December 25, 2009

The Christmas Kontakia of St. Romanos

The oldest datable kontakia are those of St. Romanos, and the present one is his best known work and in fact is the composition that seems to have first brought him to the notice of the public of Constantinople. For many years, it was sung at the royal banquet on Christmas Day. The prelude, one of the best-loved hymns among Orthodox Christians, and the first stanza are still used for the feast of the Nativity in the Orthodox Church.

Little is known about St. Romanos himself. He was born in the late 5th century, probably in Emesa, Syria, of Jewish descent. He served as deacon in the church of the Resurrection in Beirut before coming to Constantinople during the reign of Anastasios I (491-518). According to his Life, he was miraculously endowed with the gift of writing kontakia. The Virgin appeared to him in a dream on Christmas eve, and gave him a scroll which he swallowed. The poet rose from sleep, gave praise to God, went straight to church and, mounting the pulpit, chanted the kontakion which appears below. We know that he lived beyond the middle of the 6th century, and that he was buried in the church of the Virgin in the Kyrou Quarter of Constantinople. He is commemorated in the Orthodox Church on October 1st, along with his disciple Ananias.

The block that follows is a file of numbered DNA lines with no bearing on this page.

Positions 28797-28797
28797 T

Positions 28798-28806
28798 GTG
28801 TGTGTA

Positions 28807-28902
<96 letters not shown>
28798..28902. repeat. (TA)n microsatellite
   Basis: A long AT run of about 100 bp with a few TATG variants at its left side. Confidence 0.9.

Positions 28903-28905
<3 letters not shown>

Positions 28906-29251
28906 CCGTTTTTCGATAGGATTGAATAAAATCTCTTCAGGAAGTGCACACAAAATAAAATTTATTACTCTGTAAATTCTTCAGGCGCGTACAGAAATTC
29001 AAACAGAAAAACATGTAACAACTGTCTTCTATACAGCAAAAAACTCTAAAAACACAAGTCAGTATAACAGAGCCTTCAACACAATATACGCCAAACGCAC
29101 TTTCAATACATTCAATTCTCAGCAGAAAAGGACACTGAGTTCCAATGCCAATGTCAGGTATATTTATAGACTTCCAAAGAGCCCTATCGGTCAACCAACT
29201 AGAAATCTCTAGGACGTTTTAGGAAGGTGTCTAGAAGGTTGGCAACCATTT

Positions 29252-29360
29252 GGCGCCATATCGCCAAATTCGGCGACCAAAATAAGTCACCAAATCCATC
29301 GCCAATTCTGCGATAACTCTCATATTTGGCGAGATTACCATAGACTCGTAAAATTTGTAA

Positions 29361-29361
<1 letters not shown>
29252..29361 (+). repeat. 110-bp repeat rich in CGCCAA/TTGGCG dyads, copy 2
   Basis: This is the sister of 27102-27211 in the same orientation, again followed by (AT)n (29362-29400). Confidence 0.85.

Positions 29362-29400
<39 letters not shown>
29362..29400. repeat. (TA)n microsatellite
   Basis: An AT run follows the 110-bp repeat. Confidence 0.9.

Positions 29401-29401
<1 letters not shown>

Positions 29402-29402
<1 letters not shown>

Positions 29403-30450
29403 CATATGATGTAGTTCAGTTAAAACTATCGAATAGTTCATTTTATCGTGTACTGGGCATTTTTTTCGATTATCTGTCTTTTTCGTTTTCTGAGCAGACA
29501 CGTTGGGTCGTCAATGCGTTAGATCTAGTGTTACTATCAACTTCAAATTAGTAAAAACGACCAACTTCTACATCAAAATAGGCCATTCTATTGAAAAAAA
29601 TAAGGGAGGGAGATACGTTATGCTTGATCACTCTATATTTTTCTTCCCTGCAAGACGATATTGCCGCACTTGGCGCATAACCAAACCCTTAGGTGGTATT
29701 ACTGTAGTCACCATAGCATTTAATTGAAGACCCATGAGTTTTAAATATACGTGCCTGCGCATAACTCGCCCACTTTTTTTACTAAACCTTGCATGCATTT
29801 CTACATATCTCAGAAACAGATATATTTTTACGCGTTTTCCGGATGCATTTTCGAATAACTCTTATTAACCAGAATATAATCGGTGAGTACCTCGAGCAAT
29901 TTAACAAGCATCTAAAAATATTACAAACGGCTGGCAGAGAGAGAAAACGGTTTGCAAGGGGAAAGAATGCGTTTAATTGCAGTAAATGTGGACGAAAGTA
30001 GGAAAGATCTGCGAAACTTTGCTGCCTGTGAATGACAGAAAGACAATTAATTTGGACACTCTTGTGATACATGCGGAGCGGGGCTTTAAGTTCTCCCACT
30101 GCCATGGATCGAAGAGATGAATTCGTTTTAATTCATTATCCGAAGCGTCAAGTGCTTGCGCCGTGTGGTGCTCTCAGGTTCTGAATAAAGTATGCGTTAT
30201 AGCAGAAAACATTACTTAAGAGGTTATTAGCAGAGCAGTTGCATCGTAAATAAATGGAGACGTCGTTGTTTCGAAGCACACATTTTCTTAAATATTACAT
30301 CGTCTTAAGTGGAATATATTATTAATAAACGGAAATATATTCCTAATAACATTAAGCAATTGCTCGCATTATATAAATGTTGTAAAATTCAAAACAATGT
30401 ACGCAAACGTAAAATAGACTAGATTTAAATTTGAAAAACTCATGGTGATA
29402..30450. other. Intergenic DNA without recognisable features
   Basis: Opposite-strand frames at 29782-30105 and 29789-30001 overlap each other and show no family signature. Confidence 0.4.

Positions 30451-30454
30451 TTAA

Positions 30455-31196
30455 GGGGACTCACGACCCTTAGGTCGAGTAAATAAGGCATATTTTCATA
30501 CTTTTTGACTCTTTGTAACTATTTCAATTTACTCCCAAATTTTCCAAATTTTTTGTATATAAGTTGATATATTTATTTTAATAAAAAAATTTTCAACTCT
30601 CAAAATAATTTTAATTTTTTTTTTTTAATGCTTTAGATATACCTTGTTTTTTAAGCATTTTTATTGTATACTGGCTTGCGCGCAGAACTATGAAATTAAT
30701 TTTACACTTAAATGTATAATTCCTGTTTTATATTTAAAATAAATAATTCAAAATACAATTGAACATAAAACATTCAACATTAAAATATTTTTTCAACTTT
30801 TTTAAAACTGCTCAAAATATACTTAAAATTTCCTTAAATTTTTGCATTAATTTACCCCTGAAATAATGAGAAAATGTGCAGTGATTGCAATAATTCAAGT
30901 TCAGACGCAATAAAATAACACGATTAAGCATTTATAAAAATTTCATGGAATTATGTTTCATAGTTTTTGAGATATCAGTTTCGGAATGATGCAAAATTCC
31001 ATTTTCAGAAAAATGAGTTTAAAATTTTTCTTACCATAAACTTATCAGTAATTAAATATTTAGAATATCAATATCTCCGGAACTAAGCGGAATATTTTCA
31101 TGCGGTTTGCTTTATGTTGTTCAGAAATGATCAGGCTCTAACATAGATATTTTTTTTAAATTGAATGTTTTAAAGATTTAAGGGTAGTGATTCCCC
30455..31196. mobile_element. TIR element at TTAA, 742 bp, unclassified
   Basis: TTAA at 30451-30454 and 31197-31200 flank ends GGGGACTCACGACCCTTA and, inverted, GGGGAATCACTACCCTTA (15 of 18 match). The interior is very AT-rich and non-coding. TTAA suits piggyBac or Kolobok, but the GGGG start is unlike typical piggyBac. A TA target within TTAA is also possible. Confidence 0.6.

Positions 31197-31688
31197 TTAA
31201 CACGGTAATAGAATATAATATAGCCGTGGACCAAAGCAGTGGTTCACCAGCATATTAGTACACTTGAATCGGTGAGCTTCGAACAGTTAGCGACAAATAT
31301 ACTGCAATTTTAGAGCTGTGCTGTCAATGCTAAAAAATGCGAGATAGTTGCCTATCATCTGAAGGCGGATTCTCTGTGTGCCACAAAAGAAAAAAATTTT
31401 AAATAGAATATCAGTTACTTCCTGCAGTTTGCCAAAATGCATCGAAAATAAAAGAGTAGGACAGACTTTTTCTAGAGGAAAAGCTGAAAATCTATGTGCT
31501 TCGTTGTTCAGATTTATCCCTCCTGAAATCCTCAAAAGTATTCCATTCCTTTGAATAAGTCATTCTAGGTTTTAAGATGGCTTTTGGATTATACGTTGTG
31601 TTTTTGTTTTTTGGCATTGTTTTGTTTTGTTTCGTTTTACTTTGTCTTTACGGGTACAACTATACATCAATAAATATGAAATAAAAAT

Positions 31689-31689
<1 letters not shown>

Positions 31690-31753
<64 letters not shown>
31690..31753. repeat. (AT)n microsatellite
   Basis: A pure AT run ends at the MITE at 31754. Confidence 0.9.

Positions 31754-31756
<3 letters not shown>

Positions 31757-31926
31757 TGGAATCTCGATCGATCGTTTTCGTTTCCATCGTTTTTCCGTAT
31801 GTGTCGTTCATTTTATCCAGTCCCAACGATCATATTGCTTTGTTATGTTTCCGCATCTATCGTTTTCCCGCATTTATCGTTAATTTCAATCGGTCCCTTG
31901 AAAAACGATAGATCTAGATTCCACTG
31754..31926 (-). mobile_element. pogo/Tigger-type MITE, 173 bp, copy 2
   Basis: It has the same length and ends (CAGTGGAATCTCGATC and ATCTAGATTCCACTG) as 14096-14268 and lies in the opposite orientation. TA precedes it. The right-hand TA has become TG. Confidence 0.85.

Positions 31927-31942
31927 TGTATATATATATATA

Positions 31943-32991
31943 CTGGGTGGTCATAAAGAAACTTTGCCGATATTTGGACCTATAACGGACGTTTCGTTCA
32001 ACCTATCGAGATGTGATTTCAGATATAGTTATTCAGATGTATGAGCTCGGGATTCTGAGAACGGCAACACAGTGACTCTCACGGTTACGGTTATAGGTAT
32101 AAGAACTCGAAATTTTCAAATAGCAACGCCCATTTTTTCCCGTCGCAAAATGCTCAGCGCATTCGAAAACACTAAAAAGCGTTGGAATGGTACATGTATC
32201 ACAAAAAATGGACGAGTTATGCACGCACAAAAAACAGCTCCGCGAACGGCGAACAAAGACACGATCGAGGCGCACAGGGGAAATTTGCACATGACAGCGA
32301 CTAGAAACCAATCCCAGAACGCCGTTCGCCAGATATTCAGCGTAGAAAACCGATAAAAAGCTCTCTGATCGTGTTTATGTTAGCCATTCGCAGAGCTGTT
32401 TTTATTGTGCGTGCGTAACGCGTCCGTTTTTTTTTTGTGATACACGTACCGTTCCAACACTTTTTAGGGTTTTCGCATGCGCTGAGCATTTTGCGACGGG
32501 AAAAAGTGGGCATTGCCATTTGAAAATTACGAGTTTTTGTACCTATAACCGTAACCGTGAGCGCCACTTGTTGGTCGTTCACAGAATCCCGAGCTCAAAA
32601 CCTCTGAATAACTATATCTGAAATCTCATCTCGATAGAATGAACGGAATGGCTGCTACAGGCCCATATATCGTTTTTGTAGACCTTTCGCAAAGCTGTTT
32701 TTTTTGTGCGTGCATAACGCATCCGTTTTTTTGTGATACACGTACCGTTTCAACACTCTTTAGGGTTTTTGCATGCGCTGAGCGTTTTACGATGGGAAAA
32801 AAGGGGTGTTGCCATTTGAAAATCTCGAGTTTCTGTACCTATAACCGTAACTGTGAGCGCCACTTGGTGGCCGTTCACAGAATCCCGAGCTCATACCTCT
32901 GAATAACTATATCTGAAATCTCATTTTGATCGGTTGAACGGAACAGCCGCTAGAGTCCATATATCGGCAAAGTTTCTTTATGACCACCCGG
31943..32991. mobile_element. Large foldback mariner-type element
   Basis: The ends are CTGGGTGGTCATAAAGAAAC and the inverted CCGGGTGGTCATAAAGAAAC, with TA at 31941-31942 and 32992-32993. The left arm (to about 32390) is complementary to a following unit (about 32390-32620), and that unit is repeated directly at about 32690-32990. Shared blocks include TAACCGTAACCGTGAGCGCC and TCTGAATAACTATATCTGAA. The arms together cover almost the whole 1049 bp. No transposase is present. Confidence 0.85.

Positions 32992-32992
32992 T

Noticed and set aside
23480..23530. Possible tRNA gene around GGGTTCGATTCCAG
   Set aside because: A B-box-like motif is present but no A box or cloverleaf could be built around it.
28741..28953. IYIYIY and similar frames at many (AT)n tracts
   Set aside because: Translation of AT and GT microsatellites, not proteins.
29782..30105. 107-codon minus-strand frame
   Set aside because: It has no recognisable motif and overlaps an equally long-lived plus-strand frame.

Read all the Christmas Kontakia of St. Romanos here.